One panel discussion on ABC’s This Week (3/26/06) found Will conceding that while there might be such a thing as human-caused global warming, “any solution requires trillions of dollars of sacrifice from world economic growth. That’s trillions of dollars that won’t be spent on education, culture, AIDS prevention. Are we sure we want to do this?” Will doesn’t usually promote government spending on such problems, of course—not unless it can be used to beat back the threat of doing something about climate change. After Nation editor Katrina vanden Heuvel summarized the scientific case on climate change, Will’s incisive reply was “shut up.”
One might conclude that Will has little else left to support his case. That could explain his exasperation with the fact that the subject is even being discussed. “Enough already,” Will wrote in Newsweek (2/12/07), before going on to deride “climate Cassandras” and the “consensus catechism about global warming.” Alliterative accomplishments aside, Will’s real problem seems to be that scientists refuse to agree with him.
Despite their prominence, pundit skeptics portray themselves as lone voices of calm in the wilderness, and bash the media for not providing more viewpoints like their own. While noting that the vast majority of Americans “say warming is probably happening” (Washington Post, 4/2/06), Will asserted that the change in the planet’s temperature is impossible to notice: “Did 85 percent of Americans notice? Of course not. They got their anxiety from journalism calculated to produce it.” Of course, most phenomena covered by the media are not personally witnessed by the general public; one doesn’t generally therefore doubt that they happen.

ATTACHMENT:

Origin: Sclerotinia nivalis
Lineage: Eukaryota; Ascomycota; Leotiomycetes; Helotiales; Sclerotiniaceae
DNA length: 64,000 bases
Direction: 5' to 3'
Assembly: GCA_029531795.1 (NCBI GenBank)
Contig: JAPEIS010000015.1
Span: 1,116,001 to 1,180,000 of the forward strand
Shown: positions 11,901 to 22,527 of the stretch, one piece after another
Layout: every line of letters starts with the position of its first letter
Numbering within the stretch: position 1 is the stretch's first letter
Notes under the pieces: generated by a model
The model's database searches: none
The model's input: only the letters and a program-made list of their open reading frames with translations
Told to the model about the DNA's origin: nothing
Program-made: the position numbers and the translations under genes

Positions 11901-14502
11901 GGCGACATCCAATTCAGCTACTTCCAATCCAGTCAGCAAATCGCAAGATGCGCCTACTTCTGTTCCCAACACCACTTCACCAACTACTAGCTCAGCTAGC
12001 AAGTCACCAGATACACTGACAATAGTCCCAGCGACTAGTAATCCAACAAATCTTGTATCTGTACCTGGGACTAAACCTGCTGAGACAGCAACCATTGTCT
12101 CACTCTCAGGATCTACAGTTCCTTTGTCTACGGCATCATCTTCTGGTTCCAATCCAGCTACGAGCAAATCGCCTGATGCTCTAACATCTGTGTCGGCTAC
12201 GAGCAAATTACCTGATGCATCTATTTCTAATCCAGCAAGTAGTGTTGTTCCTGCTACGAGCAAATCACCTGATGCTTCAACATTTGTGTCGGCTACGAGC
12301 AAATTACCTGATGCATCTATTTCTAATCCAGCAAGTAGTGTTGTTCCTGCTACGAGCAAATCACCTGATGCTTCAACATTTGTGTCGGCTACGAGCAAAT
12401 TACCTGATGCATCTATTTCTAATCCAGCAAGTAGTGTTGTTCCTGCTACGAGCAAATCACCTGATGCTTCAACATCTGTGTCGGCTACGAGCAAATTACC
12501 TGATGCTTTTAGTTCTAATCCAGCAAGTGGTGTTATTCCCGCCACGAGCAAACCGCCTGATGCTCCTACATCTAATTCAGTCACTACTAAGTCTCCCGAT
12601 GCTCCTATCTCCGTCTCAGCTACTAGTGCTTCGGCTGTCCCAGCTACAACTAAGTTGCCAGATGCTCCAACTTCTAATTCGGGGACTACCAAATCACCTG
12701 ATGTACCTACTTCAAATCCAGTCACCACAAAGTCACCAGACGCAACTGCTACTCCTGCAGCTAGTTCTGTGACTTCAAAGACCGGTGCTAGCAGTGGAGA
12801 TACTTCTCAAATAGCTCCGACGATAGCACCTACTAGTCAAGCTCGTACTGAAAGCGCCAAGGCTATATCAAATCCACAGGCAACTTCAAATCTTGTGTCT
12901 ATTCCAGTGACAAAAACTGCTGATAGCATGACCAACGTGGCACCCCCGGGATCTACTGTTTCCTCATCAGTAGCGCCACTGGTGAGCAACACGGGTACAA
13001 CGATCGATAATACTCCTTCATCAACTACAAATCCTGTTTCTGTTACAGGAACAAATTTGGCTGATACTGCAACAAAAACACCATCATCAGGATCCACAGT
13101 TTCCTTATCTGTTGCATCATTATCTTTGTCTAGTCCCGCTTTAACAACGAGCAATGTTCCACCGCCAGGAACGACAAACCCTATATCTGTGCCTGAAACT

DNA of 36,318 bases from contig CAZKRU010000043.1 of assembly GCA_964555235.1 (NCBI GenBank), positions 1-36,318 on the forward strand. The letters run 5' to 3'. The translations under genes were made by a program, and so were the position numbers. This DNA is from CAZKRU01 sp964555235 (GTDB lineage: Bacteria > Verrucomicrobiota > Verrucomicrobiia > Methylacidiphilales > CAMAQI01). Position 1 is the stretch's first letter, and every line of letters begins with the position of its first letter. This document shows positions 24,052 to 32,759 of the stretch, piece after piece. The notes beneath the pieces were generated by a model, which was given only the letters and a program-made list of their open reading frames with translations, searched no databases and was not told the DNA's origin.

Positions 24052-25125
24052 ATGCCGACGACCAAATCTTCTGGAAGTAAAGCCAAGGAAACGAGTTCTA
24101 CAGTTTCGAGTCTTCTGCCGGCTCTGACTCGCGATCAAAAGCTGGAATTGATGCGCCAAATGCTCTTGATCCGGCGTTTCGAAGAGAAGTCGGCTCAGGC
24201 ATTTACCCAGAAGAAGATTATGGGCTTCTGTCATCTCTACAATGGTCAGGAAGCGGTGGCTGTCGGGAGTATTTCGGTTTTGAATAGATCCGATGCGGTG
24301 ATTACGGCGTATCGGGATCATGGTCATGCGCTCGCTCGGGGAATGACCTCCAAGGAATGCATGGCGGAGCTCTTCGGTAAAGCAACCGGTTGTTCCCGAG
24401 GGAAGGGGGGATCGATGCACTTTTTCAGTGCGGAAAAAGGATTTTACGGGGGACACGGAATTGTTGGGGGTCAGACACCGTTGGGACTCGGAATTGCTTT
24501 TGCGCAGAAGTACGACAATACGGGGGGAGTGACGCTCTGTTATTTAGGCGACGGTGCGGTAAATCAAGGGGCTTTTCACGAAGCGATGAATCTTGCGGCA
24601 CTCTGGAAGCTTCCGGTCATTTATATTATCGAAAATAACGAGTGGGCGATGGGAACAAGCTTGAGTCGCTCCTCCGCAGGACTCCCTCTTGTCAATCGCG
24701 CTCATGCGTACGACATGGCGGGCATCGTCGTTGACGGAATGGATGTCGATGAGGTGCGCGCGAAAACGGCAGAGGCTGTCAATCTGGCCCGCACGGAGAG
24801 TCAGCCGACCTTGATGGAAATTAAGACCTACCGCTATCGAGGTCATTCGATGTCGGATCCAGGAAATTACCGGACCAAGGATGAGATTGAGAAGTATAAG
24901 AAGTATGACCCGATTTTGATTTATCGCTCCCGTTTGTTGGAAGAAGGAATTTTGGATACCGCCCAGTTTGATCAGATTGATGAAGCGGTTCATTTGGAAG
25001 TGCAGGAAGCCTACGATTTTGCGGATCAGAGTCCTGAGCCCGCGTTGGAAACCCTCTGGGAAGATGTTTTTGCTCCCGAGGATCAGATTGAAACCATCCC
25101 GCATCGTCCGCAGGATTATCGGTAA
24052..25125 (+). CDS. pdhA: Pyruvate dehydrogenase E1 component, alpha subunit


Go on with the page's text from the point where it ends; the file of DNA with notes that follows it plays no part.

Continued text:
He went on to criticize ABC for posting an online article that discussed industry-funded warming deniers: “It suggests there has been a misinformation campaign implying that scientists might not be unanimous, a campaign by—how did you guess?—big oil.” The fact that this is true (Mother Jones, 5-6/05) did not deter Will from closing his column by lamenting, “Perhaps the problem is big crusading journalism.”
In a more sensible media system, Glenn Beck would probably be a rather obscure figure. He rose to talk radio success by referring to September 11 widows and hurricane survivors as “scumbags,” and fantasizing about violent deaths for congressmembers and documentary-makers (FAIR Action Alert, 1/18/06). When that kind of talk won him a show on CNN Headline News, he followed through by demanding that a Muslim congressmember prove his loyalty to the U.S. (11/14/06), and musing aloud about the inevitability of putting Muslims behind “razor wire” (FAIR Action Alert, 12/5/06). He’s also become one of the loudest global-warming “skeptics” in the mainstream media.
Beck’s brand of “skepticism” can be summed up in his quip (5/24/06): “I think I even buy into, you know, global climate change. I just don’t think that my SUV is necessarily the cause of it.” Or as he put it on another occasion (1/17/07):
Taking Stossel’s “socialism” line an extra step, Beck compares those who accept the scientific consensus to Nazis. Here’s Beck talking about Al Gore on his radio show in 2006 (Media Matters, 6/8/06):
This was no slip of the tongue; Beck repeated the Nazi analogy almost a year later (4/30/07).
Beck, who aptly compares himself to a “rodeo clown,” also evades the conclusions of experts with his gift for dreaming up irrelevant analogies (1/17/07):